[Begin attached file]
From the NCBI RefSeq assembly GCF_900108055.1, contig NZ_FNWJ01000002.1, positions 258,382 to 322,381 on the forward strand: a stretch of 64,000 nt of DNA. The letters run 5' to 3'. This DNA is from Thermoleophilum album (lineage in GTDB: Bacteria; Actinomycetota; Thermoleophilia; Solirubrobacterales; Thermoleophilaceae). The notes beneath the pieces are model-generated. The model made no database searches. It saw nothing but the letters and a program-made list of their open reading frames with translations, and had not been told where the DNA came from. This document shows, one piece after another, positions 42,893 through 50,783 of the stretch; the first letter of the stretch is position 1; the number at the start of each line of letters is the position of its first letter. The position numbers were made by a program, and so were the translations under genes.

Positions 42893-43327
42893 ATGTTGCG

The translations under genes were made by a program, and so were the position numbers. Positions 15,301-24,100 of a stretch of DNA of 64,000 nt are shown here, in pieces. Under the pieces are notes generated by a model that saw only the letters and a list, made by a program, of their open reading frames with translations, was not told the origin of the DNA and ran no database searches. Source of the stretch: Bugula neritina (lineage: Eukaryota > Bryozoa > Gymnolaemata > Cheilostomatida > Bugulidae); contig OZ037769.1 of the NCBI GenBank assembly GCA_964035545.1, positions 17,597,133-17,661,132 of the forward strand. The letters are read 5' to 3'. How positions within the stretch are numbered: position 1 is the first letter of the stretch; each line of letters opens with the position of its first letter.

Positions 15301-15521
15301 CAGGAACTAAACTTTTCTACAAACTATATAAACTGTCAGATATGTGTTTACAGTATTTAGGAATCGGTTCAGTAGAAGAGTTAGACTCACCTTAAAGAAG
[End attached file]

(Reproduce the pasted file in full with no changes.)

From the NCBI RefSeq assembly GCF_900108055.1, contig NZ_FNWJ01000002.1, positions 258,382 to 322,381 on the forward strand: a stretch of 64,000 nt of DNA. The letters run 5' to 3'. This DNA is from Thermoleophilum album (lineage in GTDB: Bacteria; Actinomycetota; Thermoleophilia; Solirubrobacterales; Thermoleophilaceae). The notes beneath the pieces are model-generated. The model made no database searches. It saw nothing but the letters and a program-made list of their open reading frames with translations, and had not been told where the DNA came from. This document shows, one piece after another, positions 42,893 through 50,783 of the stretch; the first letter of the stretch is position 1; the number at the start of each line of letters is the position of its first letter. The position numbers were made by a program, and so were the translations under genes.

Positions 42893-43327
42893 ATGTTGCG

The translations under genes were made by a program, and so were the position numbers. Positions 15,301-24,100 of a stretch of DNA of 64,000 nt are shown here, in pieces. Under the pieces are notes generated by a model that saw only the letters and a list, made by a program, of their open reading frames with translations, was not told the origin of the DNA and ran no database searches. Source of the stretch: Bugula neritina (lineage: Eukaryota > Bryozoa > Gymnolaemata > Cheilostomatida > Bugulidae); contig OZ037769.1 of the NCBI GenBank assembly GCA_964035545.1, positions 17,597,133-17,661,132 of the forward strand. The letters are read 5' to 3'. How positions within the stretch are numbered: position 1 is the first letter of the stretch; each line of letters opens with the position of its first letter.

Positions 15301-15521
15301 CAGGAACTAAACTTTTCTACAAACTATATAAACTGTCAGATATGTGTTTACAGTATTTAGGAATCGGTTCAGTAGAAGAGTTAGACTCACCTTAAAGAAG